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Programme for Government Initiatives

Dáil Éireann Debate, Wednesday - 8 June 2016

Wednesday, 8 June 2016

Questions (8, 9)

Richard Boyd Barrett


8. Deputy Richard Boyd Barrett asked the Taoiseach his plans to implement the Programme for Government; and if he will make a statement on the matter. [11576/16]

View answer

Bríd Smith


9. Deputy Bríd Smith asked the Taoiseach his plans for implementing the programme for Government and if he will make a statement on the matter. [14505/16]

View answer

Oral answers (12 contributions) (Question to Taoiseach)

I propose to take Questions Nos. 8 and 9 together.

The programme for a partnership Government published on 11 May sets out an ambitious programme of work to build a strong economy and to deliver a fair society. Implementing the programme over the lifetime of the Government will involve a range of activity involving all Departments. My Department is engaging with all Departments at present to identity individual commitments and determine responsibility for these actions. These will be published in due course by each Department in their respective statements of strategy.

As part of the process, I am meeting with individual Ministers to agree their priorities for the coming year taking into account the actions and ambitions in the programme for a partnership Government. To date, I have met with eight Ministers and I will meet with a further two tomorrow. The programme for a partnership Government sets out a new and collaborative approach in doing business not only including the partners of Government, but the Oireachtas and wider society.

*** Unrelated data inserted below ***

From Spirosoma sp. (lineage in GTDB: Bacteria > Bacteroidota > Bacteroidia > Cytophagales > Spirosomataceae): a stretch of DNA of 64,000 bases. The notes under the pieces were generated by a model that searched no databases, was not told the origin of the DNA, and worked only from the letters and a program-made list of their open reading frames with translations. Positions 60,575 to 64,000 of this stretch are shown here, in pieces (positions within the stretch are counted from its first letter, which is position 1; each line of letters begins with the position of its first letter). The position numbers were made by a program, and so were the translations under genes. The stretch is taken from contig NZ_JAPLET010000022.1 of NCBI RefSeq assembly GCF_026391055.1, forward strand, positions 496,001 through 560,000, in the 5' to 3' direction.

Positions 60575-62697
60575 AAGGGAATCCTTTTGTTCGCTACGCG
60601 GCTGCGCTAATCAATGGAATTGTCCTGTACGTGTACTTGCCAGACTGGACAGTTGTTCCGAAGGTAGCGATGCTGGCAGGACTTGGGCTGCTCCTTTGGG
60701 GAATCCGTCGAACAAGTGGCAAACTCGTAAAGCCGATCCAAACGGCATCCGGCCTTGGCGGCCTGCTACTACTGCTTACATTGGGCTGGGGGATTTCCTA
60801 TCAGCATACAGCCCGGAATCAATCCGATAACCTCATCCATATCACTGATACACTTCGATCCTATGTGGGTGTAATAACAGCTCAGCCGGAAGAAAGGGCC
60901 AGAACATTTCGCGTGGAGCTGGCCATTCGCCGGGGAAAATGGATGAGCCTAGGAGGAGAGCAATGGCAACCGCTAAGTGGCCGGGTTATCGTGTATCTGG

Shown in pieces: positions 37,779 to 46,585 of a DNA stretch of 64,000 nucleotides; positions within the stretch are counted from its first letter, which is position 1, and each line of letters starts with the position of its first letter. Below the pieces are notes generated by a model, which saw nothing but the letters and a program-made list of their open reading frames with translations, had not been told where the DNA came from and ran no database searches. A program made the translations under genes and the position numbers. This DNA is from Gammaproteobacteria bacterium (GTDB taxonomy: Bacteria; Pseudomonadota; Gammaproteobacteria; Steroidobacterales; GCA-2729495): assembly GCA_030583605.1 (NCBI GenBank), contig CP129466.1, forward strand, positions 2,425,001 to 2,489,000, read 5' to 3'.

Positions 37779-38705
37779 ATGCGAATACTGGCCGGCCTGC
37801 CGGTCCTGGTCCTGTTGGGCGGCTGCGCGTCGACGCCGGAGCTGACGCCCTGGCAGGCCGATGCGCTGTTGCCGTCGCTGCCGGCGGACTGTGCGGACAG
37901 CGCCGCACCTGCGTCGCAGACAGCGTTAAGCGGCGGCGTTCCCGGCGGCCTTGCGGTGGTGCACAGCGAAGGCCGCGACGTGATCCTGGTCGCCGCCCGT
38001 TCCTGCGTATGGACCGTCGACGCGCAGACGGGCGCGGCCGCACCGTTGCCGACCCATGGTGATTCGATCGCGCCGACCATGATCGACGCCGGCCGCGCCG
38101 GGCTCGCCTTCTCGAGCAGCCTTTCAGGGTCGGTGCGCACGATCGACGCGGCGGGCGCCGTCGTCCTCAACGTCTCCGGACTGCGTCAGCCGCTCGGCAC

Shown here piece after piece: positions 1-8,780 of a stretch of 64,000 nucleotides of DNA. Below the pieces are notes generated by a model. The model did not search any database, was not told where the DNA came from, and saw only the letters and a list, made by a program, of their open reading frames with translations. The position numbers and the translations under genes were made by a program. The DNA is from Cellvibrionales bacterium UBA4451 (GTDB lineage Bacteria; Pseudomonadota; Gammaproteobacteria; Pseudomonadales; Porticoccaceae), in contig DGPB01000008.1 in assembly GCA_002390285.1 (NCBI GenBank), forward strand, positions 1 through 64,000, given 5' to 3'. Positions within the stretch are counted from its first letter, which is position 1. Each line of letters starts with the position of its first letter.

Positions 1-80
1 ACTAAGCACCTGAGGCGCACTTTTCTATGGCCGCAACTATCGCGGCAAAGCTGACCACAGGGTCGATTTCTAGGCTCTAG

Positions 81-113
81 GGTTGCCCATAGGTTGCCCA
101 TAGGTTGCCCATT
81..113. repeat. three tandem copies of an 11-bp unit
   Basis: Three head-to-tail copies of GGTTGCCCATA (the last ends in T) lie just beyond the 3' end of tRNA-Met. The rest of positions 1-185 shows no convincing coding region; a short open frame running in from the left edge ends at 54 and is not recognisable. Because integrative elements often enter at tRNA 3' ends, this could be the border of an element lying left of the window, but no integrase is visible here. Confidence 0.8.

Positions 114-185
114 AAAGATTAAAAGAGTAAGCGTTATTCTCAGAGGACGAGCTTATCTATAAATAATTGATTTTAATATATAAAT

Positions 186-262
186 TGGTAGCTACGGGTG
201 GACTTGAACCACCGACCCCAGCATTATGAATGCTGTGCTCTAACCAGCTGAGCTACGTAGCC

There are many challenges ahead, including areas such as housing and homelessness, education and health, broadband and rural development. The Government is committed to tackling these challenges head on to ensure that we build a society where the recovery is felt by every individual and family around the country. The programme for Government office in my Department will monitor the implementation of the programme and report to me and to the Cabinet on progress across all Departments. An annual report will be published after the first year outlining progress made.

I want to ask the Taoiseach about one section of a programme for a partnership Government, a point I raised when it was first published in April or March. I am still really confused and am getting more confused by the day as to whether this section is to be implemented. It concerns the linkage of child benefit with school attendance. I raised the issue earlier because I was shocked to see such a right-wing proposal in what is being called a "new politics" programme for Government that would penalise people who rely on child benefit to send their children to school and remove it if their children do not attend school. There is a lot of evidence to show that children do not attend school for many reasons. It is not because their parents are spending the money in the gambling shop or pub and do not give a damn about them. It is often because they have issues relating to disability or are being bullied or because their special needs are not being met at school. They are often related to economic and developmental problems in the family. Penalising those families by removing child benefit will do little or nothing to address the attendance of children at school.